Is Coffee the New Broccoli?

 Not long ago, if you had a job interview with Starbucks, the interviewer would ask whether you like coffee. Most people said yes. But the right answer was, “I love coffee!” According to a new study, coffee lovers not only have a better chance of getting hired as a barista, but they may reduce their risk of developing certain types of cancer.

Researchers at Harvard analyzed the coffee-drinking habits of 67,000 women and 50,000 men. They found that women who drank 4-6 cups of coffee per day has a 25% lower chance of developing endometrial cancer than women who drank one cup or less. And male coffee lovers (who else would drink 4-6 cups of coffee every day?) had an 18 percent lower risk of developing prostate cancer—and a 60% lower chance of developing the most aggressive form of the disease.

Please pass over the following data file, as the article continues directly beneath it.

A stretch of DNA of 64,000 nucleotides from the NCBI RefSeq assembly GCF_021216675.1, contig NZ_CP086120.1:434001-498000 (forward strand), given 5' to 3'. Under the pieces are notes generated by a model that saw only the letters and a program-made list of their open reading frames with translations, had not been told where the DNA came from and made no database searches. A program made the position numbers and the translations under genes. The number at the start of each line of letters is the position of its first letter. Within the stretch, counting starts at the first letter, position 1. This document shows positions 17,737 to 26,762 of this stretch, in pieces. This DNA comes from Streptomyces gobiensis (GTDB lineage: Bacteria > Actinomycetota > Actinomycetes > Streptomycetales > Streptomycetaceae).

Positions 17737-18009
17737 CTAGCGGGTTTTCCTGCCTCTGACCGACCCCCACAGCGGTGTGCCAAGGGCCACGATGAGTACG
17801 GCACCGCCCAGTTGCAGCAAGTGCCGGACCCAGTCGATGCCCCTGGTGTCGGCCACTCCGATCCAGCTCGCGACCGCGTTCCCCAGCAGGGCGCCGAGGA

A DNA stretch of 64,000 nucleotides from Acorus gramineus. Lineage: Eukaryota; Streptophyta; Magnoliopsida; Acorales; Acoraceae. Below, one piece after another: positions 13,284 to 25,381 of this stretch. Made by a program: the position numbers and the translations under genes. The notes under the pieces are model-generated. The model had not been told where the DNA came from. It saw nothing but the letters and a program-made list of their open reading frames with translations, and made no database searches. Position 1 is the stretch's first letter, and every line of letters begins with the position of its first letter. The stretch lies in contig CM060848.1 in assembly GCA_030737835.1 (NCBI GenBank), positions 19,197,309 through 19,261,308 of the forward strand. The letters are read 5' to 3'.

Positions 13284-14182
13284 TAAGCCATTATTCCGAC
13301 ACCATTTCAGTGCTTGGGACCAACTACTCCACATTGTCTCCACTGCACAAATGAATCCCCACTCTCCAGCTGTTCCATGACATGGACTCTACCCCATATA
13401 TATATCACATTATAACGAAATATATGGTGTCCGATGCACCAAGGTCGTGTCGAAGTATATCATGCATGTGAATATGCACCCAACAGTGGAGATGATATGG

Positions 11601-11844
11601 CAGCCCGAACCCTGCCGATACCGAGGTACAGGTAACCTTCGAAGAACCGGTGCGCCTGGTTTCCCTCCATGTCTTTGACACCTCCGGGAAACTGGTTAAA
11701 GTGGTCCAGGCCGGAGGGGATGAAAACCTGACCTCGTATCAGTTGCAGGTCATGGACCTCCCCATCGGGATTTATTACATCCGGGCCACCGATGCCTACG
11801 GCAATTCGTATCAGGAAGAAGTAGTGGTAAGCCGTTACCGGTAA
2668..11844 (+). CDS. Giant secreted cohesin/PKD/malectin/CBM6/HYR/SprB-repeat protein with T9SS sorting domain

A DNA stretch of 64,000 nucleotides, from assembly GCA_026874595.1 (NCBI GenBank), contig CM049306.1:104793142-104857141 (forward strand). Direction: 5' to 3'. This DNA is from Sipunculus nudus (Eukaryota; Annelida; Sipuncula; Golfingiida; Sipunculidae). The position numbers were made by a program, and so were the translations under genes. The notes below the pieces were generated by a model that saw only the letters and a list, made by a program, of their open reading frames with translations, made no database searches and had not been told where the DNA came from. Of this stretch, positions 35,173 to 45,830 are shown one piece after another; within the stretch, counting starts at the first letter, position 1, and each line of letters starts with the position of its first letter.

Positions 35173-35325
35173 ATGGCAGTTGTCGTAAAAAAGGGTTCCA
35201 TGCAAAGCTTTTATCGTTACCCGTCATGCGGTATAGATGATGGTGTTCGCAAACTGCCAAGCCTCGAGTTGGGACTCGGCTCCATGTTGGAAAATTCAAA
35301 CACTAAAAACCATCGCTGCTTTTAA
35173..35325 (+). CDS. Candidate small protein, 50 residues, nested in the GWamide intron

Coffee lovers (or perhaps we should say “addicts”) also had lower risk of colon cancer, diabetes, gallstones, liver disease, and even Parkinson’s.

So what do we have to thank for all these great benefits? Well, it’s not the caffeine. The effects were the same whether the subject were swigging regular or decaf, and tea—which can have just as much caffeine as coffee does—produced no such results.

Before you start upping your coffee intake, be sure to check with your medical provider. Excessive caffeine use has been linked with increased blood pressure and heart rate, anxiety, and sleep problems. And even if your provider says you can handle 4-6 cups of coffee, take it black. Adding cream and sugar could add enough fat and calories to offset the positive benefits.

You can read a bit more here.  


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